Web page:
U.K. researchers spot new marker for prostate cancer prognosis
A protein that helps cells stick together could be a marker for the severity of prostate cancer, according to lab research at the U.K.'s University of Manchester. The protein, β2-syntrophin, helps cells make tight connections to each other, which aids in stopping tumors from spreading.
In the U.K., prostate cancer is the most common male cancer, affecting about 40,000 men each year. Prostate cancer can be slow growing and low risk, or fast growing, aggressive and likely to spread quickly. Knowing which form of the cancer is which will help doctors choose whether to treat or just watch and wait. It will also save some men from repeated and invasive biopsies and unpleasant treatment they just don't need.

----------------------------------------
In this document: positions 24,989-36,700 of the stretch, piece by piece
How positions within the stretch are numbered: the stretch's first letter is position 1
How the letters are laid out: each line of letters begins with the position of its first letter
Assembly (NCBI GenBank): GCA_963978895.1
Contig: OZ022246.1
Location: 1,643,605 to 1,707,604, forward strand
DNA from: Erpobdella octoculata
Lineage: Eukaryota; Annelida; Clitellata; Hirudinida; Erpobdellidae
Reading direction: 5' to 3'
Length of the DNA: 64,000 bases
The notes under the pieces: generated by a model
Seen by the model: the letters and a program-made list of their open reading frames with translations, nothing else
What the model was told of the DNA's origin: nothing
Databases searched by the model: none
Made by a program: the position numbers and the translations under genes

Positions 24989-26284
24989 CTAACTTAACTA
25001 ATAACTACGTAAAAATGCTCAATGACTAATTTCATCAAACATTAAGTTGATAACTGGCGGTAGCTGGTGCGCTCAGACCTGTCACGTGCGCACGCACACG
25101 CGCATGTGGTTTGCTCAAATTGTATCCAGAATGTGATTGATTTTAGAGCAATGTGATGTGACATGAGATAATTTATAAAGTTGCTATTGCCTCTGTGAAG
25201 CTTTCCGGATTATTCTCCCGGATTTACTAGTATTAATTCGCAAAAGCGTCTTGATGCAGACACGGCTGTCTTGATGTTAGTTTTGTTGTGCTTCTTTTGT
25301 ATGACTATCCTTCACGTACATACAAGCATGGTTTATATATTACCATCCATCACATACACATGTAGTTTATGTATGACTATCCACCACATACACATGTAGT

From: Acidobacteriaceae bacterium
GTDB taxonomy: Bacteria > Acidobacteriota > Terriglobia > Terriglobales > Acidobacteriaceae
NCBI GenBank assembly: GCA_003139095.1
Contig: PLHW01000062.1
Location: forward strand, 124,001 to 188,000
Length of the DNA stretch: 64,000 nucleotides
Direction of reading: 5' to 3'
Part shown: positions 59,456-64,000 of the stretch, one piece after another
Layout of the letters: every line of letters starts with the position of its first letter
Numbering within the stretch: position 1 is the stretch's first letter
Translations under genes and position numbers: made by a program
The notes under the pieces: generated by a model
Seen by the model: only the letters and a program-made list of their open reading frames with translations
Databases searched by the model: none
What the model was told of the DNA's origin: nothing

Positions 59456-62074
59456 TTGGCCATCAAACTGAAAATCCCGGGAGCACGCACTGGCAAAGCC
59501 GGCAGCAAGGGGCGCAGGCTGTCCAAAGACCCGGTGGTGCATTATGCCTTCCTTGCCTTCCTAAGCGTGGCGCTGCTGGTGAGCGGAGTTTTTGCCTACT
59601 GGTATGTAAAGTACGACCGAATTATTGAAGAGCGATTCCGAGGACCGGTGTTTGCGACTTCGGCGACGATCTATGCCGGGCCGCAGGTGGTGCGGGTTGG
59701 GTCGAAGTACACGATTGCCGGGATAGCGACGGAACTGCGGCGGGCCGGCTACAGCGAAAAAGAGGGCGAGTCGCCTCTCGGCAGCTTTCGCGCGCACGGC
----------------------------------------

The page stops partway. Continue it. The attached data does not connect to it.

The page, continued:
Cells without β2-syntrophin become disorganized. Losing this protein indicates prostate cancer progression. Researcher Natalie Mack explained that patients with reduced levels of the protein at the cell-to-cell connections were more likely to have a recurrence of their cancer after treatment.
According to the team, the results suggest that β2-syntrophin needs further exploration as a new prognosis marker in prostate cancer with potential to distinguish between low- and high-risk level forms of the disease. The research was funded by Cancer Research UK and published in Nature Cell Biology.
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